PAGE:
Pembroke’s elevated position at court manifested itself in a penchant for magnificent display: from the early 1550s, there are references to the scale and splendour of his retinue and way of life. This taste for magnificence is reflected in this remarkable portrait in which he is shown lavishly attired in an elegant black doublet decorated with intricate gold embroidery. His black cape is richly adorned with gold buttons set with rubies. The collar of the Order of the Garter, of which he had been created a knight in 1549, hangs from his neck while the garter itself is visible below his knee. The extraordinary sword at his side alludes to his military prowess. Reference to his martial valour is made in other portraits, such as a half-length in Cardiff National Museum depicting Pembroke in full armour. In the present work, the sword’s gilded and enamelled handle bears, at its centre, a depiction of the goddess of just war Pallas Athena – an apt iconography for such military apparel – as well as nude figures, satyrs and grotesque decoration. It may have been one of the earl’s two best swords, which are mentioned in his will from 1567, and which he bequeathed to his political allies Robert Dudley, 1st Earl of Leicester and William Parr, 1st Marquess of Northampton. In his right arm, Pembroke firmly holds a large wand of office, a staff that functioned as an emblem and a warrant of the authority held by a select number of high court officials. In 1568, Pembroke was appointed Lord Steward of the Household and in such a prominent position he would have been awarded a white baton of office. The wand in the portrait, dated from 1567, could refer to Pembroke’s impending appointment or to another, unidentified position he held at court. At his feet is a lap dog. This inclusion seems to be more than a mere convention of aristocratic portraiture, for Pembroke’s affection for his small companion was famously related by John Aubrey in his Brief Lives from 1669-1696: ‘This William […] had a little cur-dog which loved him, and the Earl loved the dog. When the earle dyed the dog would not leave his goe from his master’s dead body, but pined away, and dyed under the hearse; the picture of which dog is under his picture, in the Gallery at Wilton’.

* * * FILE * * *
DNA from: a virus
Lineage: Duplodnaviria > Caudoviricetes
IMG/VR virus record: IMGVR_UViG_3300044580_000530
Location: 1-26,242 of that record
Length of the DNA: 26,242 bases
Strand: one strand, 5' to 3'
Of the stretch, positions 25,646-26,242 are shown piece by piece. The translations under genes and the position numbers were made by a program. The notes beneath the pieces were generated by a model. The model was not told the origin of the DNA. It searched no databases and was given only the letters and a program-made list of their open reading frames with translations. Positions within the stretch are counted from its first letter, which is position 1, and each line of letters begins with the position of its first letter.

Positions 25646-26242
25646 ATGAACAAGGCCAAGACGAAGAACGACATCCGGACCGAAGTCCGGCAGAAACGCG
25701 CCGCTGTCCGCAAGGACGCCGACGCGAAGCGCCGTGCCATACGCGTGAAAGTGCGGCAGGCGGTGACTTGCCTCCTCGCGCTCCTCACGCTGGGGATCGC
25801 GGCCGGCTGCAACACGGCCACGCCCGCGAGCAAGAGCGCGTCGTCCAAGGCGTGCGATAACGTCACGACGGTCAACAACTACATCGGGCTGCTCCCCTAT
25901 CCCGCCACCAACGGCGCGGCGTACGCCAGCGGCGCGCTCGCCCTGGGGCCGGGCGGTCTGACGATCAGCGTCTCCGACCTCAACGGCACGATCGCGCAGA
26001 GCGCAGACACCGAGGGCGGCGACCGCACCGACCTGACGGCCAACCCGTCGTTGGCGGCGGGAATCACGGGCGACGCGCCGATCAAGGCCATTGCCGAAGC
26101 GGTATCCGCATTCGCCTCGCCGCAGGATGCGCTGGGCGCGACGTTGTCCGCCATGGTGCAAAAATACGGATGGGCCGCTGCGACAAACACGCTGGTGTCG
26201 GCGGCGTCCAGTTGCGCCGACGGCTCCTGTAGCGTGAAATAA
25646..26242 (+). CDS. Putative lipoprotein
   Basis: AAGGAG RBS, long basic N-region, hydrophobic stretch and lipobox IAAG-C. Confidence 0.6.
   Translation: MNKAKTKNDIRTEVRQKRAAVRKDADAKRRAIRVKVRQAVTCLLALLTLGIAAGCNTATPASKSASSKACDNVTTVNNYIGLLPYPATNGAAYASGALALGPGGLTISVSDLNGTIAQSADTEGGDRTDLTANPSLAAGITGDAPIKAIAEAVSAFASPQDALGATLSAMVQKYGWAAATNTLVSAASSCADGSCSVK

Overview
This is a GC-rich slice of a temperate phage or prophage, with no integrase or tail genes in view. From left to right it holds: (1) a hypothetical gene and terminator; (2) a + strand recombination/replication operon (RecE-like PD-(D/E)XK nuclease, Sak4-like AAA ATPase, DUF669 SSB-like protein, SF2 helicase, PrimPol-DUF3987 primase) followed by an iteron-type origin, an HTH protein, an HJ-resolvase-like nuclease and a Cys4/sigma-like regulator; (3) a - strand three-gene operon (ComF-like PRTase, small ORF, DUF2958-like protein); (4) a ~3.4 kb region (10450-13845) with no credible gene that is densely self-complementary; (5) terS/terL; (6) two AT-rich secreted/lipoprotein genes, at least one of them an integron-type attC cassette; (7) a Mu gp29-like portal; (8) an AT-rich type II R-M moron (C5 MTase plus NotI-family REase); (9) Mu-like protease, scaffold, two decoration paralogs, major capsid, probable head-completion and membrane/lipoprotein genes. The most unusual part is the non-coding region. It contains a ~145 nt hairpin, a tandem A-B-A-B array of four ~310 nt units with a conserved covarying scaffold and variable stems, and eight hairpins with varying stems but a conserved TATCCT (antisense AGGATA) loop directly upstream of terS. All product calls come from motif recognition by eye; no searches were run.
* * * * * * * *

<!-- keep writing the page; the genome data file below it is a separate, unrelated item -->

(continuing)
The portrait referred to by Aubrey in this passage is the only other known full-length version of this composition (today still in the collection of the Earl of Pembroke, Wilton House). The Wilton picture though was not part of the original Tudor portraits at the house; these were all destroyed in a fire in 1647. Instead it was acquired about 1650 from the collection of John Lord Lumley (A Catalogue of the Paintings & Drawings in the Collection at Wilton House, op. cit., pp. 54-55). Another variant of the composition exists in the form of a bust-length, oval portrait, with an erroneous inscription identifying the sitter as the 5th Earl of Shrewsbury (Ingestre Hall). Since Pembroke had become, through his second marriage, the son-in-law of George Talbot, 4th Earl of Shrewsbury, it is understandable that the Talbots would own a version of his portrait. The early provenance of the present picture, on the other hand, unfortunately remains unclear. It might be identifiable as one of the ‘Two pictures of the Lo: Pembroke with curtaines’ recorded at Kenilworth Castle on 13 October 1588 in the collection of Robert Dudley, 1st Earl of Leicester (Longleat, DP XI, fol. 21r; cited in E. Goldring, Robert Dudley, Earl of Leicester, and the World of Elizabethan Art, New Haven and London, 2014, p. 257, nos. K9-K10). The Dudleys and the Herberts had close ties stretching back to the reign of Edward IV. Efforts to trace the fate of these portraits during the posthumous dispersal of Leicester’s collection at Kenilworth have been hampered by the fact that the castle changed hands several times in the early seventeenth-century before being sacked during the Civil War. The first certain record of the portrait occurs in a 1824 inventory of the collection of the Dukes of Leeds at Hornby Castle, Yorkshire (fig. 1), where it hung in pride of place in the Great Hall. The panel was extended on all four sides; these additions appear to be old but it is impossible to assess exactly when they were made.